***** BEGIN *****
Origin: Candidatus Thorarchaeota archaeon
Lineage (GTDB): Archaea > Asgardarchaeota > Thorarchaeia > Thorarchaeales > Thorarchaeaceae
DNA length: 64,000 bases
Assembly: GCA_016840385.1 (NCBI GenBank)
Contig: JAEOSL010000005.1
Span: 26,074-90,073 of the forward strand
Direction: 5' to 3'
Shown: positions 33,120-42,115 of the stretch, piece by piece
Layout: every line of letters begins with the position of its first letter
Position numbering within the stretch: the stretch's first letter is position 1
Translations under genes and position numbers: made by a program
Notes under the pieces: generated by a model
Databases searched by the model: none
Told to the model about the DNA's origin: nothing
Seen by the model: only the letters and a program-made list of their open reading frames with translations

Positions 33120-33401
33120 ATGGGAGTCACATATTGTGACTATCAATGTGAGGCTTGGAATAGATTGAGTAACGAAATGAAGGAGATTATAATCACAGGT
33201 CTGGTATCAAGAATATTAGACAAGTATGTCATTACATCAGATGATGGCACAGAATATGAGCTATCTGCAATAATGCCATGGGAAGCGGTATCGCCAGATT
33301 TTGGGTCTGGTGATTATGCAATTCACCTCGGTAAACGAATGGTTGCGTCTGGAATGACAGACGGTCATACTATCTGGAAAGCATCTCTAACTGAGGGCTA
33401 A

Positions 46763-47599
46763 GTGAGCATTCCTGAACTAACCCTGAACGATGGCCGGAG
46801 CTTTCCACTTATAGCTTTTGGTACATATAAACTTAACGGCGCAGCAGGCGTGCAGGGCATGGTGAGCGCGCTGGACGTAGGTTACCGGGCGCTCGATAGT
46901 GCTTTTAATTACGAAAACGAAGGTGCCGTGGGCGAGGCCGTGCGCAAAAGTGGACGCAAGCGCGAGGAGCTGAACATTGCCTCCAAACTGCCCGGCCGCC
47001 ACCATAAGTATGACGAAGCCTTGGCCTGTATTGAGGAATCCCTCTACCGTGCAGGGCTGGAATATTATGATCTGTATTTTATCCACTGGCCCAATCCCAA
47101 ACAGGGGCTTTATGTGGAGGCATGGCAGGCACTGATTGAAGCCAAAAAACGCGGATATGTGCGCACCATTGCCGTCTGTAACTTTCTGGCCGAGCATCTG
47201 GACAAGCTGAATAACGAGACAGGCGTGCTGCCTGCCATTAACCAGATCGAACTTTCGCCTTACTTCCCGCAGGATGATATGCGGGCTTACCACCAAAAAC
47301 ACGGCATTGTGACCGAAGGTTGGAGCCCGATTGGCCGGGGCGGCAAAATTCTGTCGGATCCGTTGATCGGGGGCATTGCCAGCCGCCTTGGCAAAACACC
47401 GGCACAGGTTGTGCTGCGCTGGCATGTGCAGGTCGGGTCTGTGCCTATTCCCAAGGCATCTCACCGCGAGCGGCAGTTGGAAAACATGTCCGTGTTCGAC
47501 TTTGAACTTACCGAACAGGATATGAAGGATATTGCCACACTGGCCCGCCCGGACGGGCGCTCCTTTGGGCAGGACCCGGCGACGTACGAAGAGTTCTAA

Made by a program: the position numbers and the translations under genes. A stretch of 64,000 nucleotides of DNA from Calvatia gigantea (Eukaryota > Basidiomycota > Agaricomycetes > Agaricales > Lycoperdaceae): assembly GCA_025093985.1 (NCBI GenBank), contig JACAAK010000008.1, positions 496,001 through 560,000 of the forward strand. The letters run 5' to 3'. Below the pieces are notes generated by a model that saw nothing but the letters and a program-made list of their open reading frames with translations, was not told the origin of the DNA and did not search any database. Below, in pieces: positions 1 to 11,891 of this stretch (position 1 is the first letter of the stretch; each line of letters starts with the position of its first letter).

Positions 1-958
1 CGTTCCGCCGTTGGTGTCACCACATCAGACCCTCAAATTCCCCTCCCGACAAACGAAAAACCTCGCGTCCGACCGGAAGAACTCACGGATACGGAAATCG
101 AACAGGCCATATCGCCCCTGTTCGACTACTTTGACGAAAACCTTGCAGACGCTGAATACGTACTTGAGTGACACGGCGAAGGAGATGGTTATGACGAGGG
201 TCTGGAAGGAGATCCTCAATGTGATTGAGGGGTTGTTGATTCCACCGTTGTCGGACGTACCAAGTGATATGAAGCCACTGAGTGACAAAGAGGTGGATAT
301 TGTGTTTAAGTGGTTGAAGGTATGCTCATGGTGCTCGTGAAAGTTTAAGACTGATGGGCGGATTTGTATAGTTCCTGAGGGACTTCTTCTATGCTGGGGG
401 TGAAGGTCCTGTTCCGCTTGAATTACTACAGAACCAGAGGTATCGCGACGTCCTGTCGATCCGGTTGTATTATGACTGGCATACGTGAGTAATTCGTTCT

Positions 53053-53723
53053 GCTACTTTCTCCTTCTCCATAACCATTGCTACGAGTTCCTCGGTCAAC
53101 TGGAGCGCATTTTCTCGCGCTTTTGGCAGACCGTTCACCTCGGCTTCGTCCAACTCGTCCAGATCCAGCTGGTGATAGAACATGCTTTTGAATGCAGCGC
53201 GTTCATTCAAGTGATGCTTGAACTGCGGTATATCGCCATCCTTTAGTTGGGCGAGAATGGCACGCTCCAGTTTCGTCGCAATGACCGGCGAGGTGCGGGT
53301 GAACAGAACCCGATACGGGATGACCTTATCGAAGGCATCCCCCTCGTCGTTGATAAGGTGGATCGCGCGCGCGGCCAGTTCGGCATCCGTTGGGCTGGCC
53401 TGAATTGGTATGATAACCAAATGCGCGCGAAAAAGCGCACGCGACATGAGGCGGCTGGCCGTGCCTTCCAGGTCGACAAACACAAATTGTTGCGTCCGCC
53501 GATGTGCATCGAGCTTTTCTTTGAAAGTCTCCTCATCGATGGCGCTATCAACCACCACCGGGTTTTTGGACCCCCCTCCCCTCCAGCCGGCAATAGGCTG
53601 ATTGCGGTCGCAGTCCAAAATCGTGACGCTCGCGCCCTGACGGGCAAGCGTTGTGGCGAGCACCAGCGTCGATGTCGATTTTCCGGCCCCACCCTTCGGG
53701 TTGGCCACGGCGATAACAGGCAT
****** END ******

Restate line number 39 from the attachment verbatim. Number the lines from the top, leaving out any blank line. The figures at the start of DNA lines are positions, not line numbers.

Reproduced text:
53053 GCTACTTTCTCCTTCTCCATAACCATTGCTACGAGTTCCTCGGTCAAC